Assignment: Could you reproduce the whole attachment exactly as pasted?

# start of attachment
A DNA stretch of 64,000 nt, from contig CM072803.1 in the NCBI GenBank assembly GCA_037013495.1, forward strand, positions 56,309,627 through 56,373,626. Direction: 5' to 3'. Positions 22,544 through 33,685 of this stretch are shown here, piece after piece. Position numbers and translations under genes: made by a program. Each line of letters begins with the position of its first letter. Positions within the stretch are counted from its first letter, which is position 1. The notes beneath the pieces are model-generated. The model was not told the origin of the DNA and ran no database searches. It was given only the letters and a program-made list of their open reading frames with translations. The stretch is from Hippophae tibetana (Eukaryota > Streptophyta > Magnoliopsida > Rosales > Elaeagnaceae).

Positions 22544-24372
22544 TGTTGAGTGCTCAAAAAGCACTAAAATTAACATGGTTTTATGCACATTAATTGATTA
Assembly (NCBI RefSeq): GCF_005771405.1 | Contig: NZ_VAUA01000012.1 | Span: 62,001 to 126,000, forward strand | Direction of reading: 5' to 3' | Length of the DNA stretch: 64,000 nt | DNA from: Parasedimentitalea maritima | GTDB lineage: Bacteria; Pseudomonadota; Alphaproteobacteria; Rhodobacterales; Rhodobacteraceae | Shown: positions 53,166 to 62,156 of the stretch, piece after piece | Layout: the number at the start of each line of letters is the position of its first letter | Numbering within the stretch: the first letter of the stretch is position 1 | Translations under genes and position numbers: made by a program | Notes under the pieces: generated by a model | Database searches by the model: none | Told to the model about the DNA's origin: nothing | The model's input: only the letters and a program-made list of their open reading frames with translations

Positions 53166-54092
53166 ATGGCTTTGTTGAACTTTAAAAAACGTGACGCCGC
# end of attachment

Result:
A DNA stretch of 64,000 nt, from contig CM072803.1 in the NCBI GenBank assembly GCA_037013495.1, forward strand, positions 56,309,627 through 56,373,626. Direction: 5' to 3'. Positions 22,544 through 33,685 of this stretch are shown here, piece after piece. Position numbers and translations under genes: made by a program. Each line of letters begins with the position of its first letter. Positions within the stretch are counted from its first letter, which is position 1. The notes beneath the pieces are model-generated. The model was not told the origin of the DNA and ran no database searches. It was given only the letters and a program-made list of their open reading frames with translations. The stretch is from Hippophae tibetana (Eukaryota > Streptophyta > Magnoliopsida > Rosales > Elaeagnaceae).

Positions 22544-24372
22544 TGTTGAGTGCTCAAAAAGCACTAAAATTAACATGGTTTTATGCACATTAATTGATTA
Assembly (NCBI RefSeq): GCF_005771405.1 | Contig: NZ_VAUA01000012.1 | Span: 62,001 to 126,000, forward strand | Direction of reading: 5' to 3' | Length of the DNA stretch: 64,000 nt | DNA from: Parasedimentitalea maritima | GTDB lineage: Bacteria; Pseudomonadota; Alphaproteobacteria; Rhodobacterales; Rhodobacteraceae | Shown: positions 53,166 to 62,156 of the stretch, piece after piece | Layout: the number at the start of each line of letters is the position of its first letter | Numbering within the stretch: the first letter of the stretch is position 1 | Translations under genes and position numbers: made by a program | Notes under the pieces: generated by a model | Database searches by the model: none | Told to the model about the DNA's origin: nothing | The model's input: only the letters and a program-made list of their open reading frames with translations

Positions 53166-54092
53166 ATGGCTTTGTTGAACTTTAAAAAACGTGACGCCGC